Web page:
Signals Blog

Guest post by Anastassia Voronova

Participants at the recent -OMICS Workshop in Toronto

Participants at the recent -OMICS Workshop in Toronto. Photo: Paul Cassar

Sequencing platforms and techniques are undergoing a revolutionary and transformational progress. As a stem cell researcher, I value the opportunity for continued professional education to maintain a grip on the latest technologies. In late February, I had such an opportunity, and participated in the Stem Cell Network’s first -OMICS Workshop focused on “acquiring, analyzing and interpreting next generation sequencing data”. The workshop was held over three days at the Institute of Biomaterials and Biomedical Engineering in downtown Toronto.

For those not familiar with OMICS, it is a term used to describe the technologies used to study the many roles and actions of molecules present within cells, such as genomics (the study of genes), proteomics (study of proteins) and transcriptomics (study of mRNA) using high-throughput methods like microarray and sequencing. This course offered a unique and highly in-demand basic training for stem cell researchers and trainees interested in harnessing the power of OMICS data in their own research.

In the stem cell field, the ability to analyze different cell populations, especially if they are rare or difficult to obtain, is an ever-growing need. The emergence of better cell isolation techniques and deeper sequencing technologies enables researchers to ask questions about stem cell biology and human development in a global and systemic way. For this reason, the workshop was designed to provide stem cell researchers not only with the type of questions to ask, but also the answers through an introduction to the robustness of OMICS experiments.

The theoretical part on day one of the workshop consisted of lectures by several wet and dry lab researchers Drs. Bill Stanford, Richard Wintle, Julie Brind’Amour, Theodore Perkins and Messrs. Gareth Palidwor and Matt Tanner from Ontario and British Columbia. The focus was multi-disciplinary in nature, ranging from experimental design for genomic DNA, RNA or ChIP-seq, history and power of genome sequencing, to tips on microarray, RNA- and ChIP-seq data analysis. The “hands on” part of the workshop on days two and three, was led by Dr. Daniele Merico, who gave trainees an opportunity to manipulate large datasets to identify gene ontology and pathway enrichment maps, perform statistical analysis and gain practical meaning from the results. This was cemented through the visualization of definitive networks with software such as Cytoscape.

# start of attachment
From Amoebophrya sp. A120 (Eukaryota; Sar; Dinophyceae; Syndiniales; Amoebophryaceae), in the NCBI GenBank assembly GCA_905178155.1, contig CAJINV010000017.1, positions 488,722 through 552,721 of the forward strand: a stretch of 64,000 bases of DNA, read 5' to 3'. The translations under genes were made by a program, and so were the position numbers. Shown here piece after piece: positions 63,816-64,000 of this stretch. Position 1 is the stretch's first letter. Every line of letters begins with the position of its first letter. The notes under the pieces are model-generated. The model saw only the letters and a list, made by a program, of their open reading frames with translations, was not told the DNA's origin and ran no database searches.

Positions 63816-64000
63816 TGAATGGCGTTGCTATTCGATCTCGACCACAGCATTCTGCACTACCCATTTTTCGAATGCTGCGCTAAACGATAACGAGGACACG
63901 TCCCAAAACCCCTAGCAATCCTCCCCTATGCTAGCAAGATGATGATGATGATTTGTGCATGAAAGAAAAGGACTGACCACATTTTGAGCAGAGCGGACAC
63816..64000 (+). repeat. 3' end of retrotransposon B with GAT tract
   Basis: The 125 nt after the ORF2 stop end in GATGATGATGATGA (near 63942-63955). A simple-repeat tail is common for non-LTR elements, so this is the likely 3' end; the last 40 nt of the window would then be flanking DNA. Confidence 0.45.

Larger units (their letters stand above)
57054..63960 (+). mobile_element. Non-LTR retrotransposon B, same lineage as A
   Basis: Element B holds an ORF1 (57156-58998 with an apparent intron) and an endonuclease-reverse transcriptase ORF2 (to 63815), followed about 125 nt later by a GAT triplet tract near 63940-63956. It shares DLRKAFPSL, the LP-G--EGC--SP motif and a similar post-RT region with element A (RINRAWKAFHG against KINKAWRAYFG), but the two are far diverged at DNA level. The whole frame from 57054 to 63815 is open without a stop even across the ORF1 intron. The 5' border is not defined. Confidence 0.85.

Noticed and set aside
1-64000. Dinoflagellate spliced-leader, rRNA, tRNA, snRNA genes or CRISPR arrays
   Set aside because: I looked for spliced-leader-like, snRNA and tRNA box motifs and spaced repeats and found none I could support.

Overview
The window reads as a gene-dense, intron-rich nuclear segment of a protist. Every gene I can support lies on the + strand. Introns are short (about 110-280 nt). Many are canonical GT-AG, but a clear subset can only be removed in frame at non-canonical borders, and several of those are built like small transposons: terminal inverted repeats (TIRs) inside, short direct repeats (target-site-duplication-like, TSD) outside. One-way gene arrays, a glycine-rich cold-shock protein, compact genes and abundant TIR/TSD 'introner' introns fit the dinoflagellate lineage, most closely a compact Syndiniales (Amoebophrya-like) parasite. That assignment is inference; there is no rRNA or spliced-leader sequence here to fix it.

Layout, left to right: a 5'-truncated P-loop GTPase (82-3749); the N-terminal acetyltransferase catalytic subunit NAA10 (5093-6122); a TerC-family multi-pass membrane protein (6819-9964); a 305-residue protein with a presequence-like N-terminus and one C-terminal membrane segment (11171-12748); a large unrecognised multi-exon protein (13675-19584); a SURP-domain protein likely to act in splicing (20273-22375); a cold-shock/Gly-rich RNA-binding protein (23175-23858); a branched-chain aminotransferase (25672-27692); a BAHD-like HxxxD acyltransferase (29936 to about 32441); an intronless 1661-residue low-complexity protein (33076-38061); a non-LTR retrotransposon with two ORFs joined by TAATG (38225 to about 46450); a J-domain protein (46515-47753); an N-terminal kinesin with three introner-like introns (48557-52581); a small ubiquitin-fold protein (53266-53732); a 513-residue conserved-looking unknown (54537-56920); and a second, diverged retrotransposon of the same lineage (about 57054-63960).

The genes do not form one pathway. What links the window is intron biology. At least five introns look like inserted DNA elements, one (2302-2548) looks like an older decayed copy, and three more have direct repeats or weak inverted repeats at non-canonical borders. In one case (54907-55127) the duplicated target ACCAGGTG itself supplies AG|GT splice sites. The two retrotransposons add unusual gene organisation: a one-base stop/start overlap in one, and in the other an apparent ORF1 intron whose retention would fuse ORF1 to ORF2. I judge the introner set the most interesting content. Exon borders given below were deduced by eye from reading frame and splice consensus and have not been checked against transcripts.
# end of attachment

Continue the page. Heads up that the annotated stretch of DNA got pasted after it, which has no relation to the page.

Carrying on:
The workshop was an excellent introduction for anyone with little or limited experience in OMICS research. For me, the workshop helped to expand the scope and breadth of genomic sequencing experiments and microarray data analysis. I now have a comprehensive overview of next generation sequencing experimental design, in particular, the importance of biological replicates, depth of analysis, and library normalization.

For the data analysis, the focus was on testing different algorithms to obtain rigorous conclusions. The ability to experiment with different gene set enrichment models provided a more robust perspective on the power of statistical analysis and data interpretation and was complemented by an in-depth discussion on multiple test correlation strategies and their applications. Finally, networks and interaction data analysis offered an understanding of different types of networks, interactions and databases one can work with to get more meaningful visual interpretations of OMICS data.

By the end of this workshop, I (and I am sure all of my colleagues at the workshop) learned several tools and tricks not previously in my repertoire and which I will incorporate into my own data analysis and representation. In my own research, I study the environmental and epigenetic regulation of stem cells in developing brain. With the skills I gained, I can now plan to use RNA-seq and ChIP-seq to start elucidating the roles of autism spectrum disorder associated genes in different progenitor populations of the developing brain cortex. Moreover, I can revisit microarray datasets I already have to reanalyze them using statistical analyses and gene-set enrichment strategies introduced at the workshop, as well as employ different visualization tools for my future manuscripts.

Perhaps the strongest message that I will take away with me is that a wealth of next generation sequencing data already exists in public repositories such as GEO, and that stem cell researchers may be able to develop more focused hypotheses by tapping into this rich resource. Personally, I will make sure to browse through the available experiments before picking up a pipette – even if they are done in different conditions or cell lines, they can inform my future hypotheses and experimental approaches.

Anastassia Voronova obtained her Ph.D. degree from University of Ottawa under the tutelage of Dr. Ilona Skerjanc, where she studied the transcriptional regulation of stem cell differentiation programs by Hedgehog signalling. Anastassia has since then transferred her expertise to the laboratory of Dr. Freda Miller at the Hospital for Sick Children, where her research focuses on environmental and epigenetic regulation of brain stem cells, more specifically in the developing cortex. Anastassia is a recipient of CIHR, Multiple Sclerosis Society of Canada and Hospital for Sick Children Research Training Centre postdoctoral fellowships. Aside from lab work, Anastassia is also involved in promoting a better life for Canadian graduate students and postdoctoral fellowships through her involvement at the Canadian Society for Molecular Biosciences, where she is a Board Director.

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